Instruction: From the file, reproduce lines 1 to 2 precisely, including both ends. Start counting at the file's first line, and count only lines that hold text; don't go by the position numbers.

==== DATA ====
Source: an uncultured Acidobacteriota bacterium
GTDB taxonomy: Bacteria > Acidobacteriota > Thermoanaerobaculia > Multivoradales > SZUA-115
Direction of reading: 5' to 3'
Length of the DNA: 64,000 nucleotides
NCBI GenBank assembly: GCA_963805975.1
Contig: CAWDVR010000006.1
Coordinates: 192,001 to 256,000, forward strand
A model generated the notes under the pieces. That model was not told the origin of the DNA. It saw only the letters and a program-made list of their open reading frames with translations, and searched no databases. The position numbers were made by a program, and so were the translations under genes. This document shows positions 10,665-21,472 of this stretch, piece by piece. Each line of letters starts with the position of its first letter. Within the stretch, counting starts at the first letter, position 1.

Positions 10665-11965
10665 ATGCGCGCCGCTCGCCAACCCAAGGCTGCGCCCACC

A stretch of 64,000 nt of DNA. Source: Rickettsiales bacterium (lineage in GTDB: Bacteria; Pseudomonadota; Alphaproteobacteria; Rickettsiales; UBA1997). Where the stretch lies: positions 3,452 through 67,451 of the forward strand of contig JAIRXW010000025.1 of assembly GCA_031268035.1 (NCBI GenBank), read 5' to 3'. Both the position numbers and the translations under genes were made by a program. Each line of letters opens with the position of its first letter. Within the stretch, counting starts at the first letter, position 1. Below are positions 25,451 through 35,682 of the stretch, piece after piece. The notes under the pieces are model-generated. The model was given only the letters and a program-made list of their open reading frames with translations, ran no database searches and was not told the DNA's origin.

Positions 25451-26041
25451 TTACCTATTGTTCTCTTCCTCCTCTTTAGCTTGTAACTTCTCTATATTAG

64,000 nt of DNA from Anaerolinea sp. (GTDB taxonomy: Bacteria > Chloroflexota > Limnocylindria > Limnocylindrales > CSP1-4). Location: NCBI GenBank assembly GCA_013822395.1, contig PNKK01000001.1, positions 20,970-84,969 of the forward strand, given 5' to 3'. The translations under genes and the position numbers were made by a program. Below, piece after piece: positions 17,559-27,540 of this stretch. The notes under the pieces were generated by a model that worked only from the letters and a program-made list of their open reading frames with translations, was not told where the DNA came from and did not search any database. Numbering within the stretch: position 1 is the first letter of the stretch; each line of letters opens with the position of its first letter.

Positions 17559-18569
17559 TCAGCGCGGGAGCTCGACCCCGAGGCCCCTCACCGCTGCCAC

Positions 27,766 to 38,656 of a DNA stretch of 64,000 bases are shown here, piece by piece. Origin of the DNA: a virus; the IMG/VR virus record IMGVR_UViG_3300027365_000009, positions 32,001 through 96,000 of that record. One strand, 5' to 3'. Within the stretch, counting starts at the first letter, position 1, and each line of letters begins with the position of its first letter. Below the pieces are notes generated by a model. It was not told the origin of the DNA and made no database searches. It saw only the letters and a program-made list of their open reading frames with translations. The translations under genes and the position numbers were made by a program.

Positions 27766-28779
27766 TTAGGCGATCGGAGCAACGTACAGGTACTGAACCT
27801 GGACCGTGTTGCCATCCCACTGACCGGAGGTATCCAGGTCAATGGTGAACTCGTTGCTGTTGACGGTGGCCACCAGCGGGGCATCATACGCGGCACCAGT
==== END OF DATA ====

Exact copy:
Source: an uncultured Acidobacteriota bacterium
GTDB taxonomy: Bacteria > Acidobacteriota > Thermoanaerobaculia > Multivoradales > SZUA-115